{"type": "metricOverTime", "days": 750, "op": "SUM", "prop": "activities.Used feature X"}]],
{"type": "rawNumber", "value": 1}]]

After

["IF",
{"type": "propertyValue", "prop": "company.custom.Max Seats feature X"},
{"type": "condition", "value": "more than"},
{"type": "metricOverTime", "days": 750, "op": "SUM", "prop": "activities.Used feature X"},
{"type": "rawNumber", "value": 1},
{"type": "rawNumber", "value": 0}]

3. Advanced use cases: use IF to transform complex metrics

In the realm of IF, it's "more than", "less than" and "equal to" that have the real horsepower. But as ever, with great power comes great responsibility. To unlock more complex applications, we recommend you assess your use case carefully, then reach out to our colleagues at Planhat to help set everything up correctly.

Nonetheless, here's a taste of where IF can take you, to spark your imagination...

3.1 Handling FX Rates - Company Calculated Metric

Imagine you want to track the revenue of your newly released product. Previously you were only able to track revenue in a local currency value, meaning you couldn't build the metric you wanted if your product was being sold in both USD and EUR. With IF, you can do just that (although in this case the FX rate is fixed, you could even have a custom metric pulling daily rates!).

[“IF”,
{“type”: “propertyValue”, “prop”: “company.custom.Currency”},
{“type”: “condition”, “value”: “equal to”},
{“type”: “rawValue”, “value”: “USD”},
{“type”: “propertyValue”, “prop”: “company.custom.New feature ARR”},
[“DIVISION”,{"type": "propertyValue", "prop": "company.custom.New feature ARR"}
{"type": "rawNumber", "value": 1.07}]]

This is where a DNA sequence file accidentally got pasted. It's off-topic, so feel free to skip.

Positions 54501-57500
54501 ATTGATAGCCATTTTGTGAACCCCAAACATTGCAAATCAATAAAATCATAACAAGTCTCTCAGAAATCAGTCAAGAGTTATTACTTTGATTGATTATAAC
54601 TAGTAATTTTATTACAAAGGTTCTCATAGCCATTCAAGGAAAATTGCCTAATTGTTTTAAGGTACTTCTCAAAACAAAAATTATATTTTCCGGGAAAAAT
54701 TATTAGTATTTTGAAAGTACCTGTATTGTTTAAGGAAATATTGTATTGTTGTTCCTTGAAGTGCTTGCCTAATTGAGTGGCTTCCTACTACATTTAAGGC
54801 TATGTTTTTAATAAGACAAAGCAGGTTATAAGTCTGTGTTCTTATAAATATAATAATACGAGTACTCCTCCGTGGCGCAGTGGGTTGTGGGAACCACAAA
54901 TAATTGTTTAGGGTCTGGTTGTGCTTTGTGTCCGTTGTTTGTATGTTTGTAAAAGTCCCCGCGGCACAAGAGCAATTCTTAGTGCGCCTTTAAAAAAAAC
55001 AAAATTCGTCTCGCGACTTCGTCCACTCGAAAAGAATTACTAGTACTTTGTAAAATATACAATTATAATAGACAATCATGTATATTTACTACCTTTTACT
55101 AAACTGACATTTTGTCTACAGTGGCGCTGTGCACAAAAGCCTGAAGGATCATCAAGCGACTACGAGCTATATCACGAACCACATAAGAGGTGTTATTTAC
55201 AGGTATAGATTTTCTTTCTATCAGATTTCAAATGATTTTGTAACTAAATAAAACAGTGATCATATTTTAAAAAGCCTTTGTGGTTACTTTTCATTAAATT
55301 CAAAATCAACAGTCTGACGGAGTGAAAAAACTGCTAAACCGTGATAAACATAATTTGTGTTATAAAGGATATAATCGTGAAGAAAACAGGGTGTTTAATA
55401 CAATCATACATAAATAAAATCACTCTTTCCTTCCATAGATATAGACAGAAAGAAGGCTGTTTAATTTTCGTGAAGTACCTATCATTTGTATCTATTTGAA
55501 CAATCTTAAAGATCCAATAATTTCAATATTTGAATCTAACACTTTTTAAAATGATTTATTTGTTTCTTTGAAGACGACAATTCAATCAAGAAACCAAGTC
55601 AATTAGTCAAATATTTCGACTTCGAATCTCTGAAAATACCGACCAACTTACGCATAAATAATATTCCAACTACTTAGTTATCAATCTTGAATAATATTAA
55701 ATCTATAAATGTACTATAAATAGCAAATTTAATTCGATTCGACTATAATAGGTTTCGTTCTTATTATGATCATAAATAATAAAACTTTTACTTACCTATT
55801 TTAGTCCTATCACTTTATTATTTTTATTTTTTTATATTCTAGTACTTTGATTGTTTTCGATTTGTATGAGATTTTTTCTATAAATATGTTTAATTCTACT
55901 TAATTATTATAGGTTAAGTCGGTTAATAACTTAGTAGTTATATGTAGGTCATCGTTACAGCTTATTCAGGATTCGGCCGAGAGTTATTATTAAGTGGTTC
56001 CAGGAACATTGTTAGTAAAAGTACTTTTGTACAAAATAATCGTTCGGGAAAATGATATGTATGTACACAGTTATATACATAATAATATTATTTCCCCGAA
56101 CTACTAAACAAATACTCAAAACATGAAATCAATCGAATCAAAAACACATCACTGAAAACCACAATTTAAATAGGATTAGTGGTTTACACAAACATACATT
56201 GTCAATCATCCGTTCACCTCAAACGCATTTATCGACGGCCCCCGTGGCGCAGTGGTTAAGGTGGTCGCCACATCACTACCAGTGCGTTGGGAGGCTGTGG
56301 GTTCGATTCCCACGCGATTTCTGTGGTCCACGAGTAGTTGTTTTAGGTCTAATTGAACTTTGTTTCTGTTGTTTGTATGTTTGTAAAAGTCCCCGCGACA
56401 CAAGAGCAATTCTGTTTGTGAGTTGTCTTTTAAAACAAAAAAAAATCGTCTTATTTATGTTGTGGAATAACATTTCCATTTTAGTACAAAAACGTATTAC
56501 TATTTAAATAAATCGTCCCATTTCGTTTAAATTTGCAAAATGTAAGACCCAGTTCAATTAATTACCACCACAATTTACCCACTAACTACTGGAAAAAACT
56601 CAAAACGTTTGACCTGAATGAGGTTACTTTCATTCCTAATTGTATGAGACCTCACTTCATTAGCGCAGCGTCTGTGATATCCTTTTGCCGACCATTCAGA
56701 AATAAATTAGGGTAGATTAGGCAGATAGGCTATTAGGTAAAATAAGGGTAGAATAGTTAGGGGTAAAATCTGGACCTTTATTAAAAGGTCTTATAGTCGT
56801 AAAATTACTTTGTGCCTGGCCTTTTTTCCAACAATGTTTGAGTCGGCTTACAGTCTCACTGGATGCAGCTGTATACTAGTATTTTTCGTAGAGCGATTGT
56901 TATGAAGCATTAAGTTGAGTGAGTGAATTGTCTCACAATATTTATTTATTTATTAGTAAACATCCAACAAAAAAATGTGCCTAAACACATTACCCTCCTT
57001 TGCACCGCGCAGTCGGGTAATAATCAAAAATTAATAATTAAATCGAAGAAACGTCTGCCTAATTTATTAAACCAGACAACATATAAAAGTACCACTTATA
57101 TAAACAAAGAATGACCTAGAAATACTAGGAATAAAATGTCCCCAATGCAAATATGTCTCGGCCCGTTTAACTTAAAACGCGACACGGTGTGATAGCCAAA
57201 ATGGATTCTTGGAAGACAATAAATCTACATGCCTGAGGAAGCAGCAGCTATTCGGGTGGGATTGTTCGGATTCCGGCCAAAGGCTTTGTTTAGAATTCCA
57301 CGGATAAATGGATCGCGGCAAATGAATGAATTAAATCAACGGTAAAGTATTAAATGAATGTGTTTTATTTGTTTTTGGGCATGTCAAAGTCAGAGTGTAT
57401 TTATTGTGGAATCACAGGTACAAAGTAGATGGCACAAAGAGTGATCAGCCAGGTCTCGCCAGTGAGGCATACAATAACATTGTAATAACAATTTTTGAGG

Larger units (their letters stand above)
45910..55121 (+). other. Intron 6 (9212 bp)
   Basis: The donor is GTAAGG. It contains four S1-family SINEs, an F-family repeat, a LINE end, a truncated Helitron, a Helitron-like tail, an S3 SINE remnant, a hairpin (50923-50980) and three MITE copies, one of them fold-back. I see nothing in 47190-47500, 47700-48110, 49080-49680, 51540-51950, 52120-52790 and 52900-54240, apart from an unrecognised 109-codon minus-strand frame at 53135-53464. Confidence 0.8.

3.2 Counting Active Users - End-User Calculated Metric

Perhaps you'd like to track the number of unique active users you have, from total user activities. This simple metric unlocks a breadth of possibility including the ability to track daily, weekly and monthly active users, as well as period-on-period changes. Or maybe you'd like to break down total user activity growth down into "growth in unique users", and "growth in average activity per user".

["IF", 
{"type": "metricOverTime", "days": 30, "op": "SUM", "prop": "activities.Logged in"},
{"type": "condition", "value": "more than"},
{"type": "rawNumber", "value": 0},
{"type": "rawNumber", "value": 1},
{"type": "rawNumber", "value": 0}]


The Specifics: Input Values

As with all calculated metrics, since the introduction of calculated metrics inside calculated metrics, you can input other metrics in addition to fields, and simple numeric (rawNumber) values.

That said, there are some logical constraints to what field components can be used with the IF function:

  • For “has value” and “has no value” operators, you can input custom fields and system fields (of all types)

  • For “more than”, “less than” and “equal to” operators, you can input custom and system number fields

    • for "more than", "less than" - use "rawNumber" and numeric-type inputs

    • for "equal to" - use "rawValue" and text-type inputs

  • In addition, for the “equal to” operator, you can input custom and system text type fields. For text fields “type” will be “rawValue”.

📌 Note: since you can use text fields with the "equal to" operator, fields of type "list" also work (but "multipicklist" type fields don't, yet!)